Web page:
"The irony is here are people trying to say video games don't cause people to be violent, but the ones I've read are very violent. They're out of control."
"When people combine sexual and violent images, particularly in video games where you're not just passively watching, you're pushing buttons, you're getting physically involved in this act, it has a particularly stimulating impact. It stimulates the sex centre of the psyche and the violence centre of the psyche and make the whole effect more stimulating. And so it's natural that the more the violent impulses are stimulated...[she paused]it's not that everyone goes out and kills but people become more aggressive with getting into parking spots or everyday things… so when there are also sexual things, like words in this new game they are using, or images, it stimulates the two centres in the psyche and makes the overall impact linking sex and violence — and desensitizing people to violent sex — more impactful, more inciteful."
Lieberman was demonstrating some familiarity with the game she was describing. Bulletstorm is many things, including both a game we've written positive impressions about and a first-person shooter that celebrates a player's ability to kill multiple enemies with verbal accolades such as "gang bang."
Lieberman is not a gamer, says she's never even played Pac-Man; though she suspects that Jared Lee Loughner, the man who allegedly tried to assassinate a Congresswoman last month, was a player of violent video games, a theory that has yet to be confirmed. She doesn't think games alone trigger any of this. She believes that troubled upbringings are a major factor and explain why so many gamers don't resort to the awful behaviours that concern her.
For the effort of sharing her perspective with Fox News, Lieberman has suffered the brunt of gamers. They've bombarded her with negative e-mails. She plucked one at random for me, a missive from someone who signed their name as JohnnyMassiveHomoCunt
The e-mailer wrote: "I played Bulletstorm demo, and like I felt I need to rape someone. So I went into this kind of deep trance, which caused me to rape 10, 15 years-old girl. [sic]What do I do now? The game made me do it. Please help me. By the way, you look like a fucking deadbeat pornstar. Yours truly, JohnnyMassiveHomoCunt OMG LOL my shift broke. P.S. Playing Mass Effect gave me a sudden need to shoot you in the head. Would you please come here so I can fulfil my needs?"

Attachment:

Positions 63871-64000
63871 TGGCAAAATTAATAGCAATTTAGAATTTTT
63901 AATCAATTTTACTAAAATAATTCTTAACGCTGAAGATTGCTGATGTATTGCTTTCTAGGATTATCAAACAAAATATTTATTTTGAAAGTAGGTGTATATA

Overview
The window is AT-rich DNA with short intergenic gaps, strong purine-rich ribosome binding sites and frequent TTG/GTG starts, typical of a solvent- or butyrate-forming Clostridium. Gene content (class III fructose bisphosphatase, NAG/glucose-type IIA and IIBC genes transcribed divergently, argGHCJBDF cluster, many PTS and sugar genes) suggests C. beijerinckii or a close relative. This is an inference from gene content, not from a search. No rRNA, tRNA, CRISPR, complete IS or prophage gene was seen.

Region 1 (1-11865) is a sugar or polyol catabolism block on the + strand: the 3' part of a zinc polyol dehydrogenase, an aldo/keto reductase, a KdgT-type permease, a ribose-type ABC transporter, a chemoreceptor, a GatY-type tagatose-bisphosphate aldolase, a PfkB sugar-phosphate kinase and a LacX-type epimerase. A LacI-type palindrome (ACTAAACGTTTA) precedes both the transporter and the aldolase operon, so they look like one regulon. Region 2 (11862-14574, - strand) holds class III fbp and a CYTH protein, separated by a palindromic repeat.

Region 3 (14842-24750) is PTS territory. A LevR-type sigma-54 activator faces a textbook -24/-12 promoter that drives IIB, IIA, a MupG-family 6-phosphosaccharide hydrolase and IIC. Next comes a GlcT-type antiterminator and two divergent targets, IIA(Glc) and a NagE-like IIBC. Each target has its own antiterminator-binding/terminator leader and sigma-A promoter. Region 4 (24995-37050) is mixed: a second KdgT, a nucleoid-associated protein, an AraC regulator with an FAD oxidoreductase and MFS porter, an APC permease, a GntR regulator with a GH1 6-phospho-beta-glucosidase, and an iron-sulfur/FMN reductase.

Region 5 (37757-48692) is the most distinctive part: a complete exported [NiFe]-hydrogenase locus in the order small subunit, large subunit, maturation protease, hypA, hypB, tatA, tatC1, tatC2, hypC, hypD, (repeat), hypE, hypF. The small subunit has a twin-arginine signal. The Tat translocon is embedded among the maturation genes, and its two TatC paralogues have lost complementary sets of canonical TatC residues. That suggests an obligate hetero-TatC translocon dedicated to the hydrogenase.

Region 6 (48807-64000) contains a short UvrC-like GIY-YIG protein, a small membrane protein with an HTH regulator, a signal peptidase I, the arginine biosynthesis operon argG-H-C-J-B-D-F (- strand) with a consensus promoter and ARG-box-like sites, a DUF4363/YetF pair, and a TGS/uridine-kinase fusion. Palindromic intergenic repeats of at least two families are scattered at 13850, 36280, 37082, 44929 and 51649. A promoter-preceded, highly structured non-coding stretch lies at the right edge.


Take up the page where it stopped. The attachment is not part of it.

Lieberman was able to laugh this off as she read the e-mail over the phone. But, she sighed, "The irony is here are people trying to say video games don't cause people to be violent, but the ones I've read are very violent. They're out of control."
She says she can handle this kind of feedback. "That I can take, because if it does save one child or one woman, if more people are alerted to this, even if some people don't agree, I can accept. But what I am sad, or disappointed in — because I never even thought about this is because people have gone to Amazon, I have a new book out called Bad Girls: Why Men Love Them & How Good Girls Can Learn Their Secrets, and wrote terrible reviews." Those negative reviews are sullying that book, a follow-up to a Bad Boys book, both well-researched, she said, and intended "to help people survive the love jungle out there" and have better relationships.
Lieberman noted that nothing like this has ever happened before. Maybe that says something about her statement or about video games and the attitude of gamers or even about the marketing machinery behind the game that has rejoiced in Bulletstorm's shock content. She's not sure. "People don't like to hear that violent media causes violence or desensitization," Lieberman said, "But this has been a particularly violent backlash."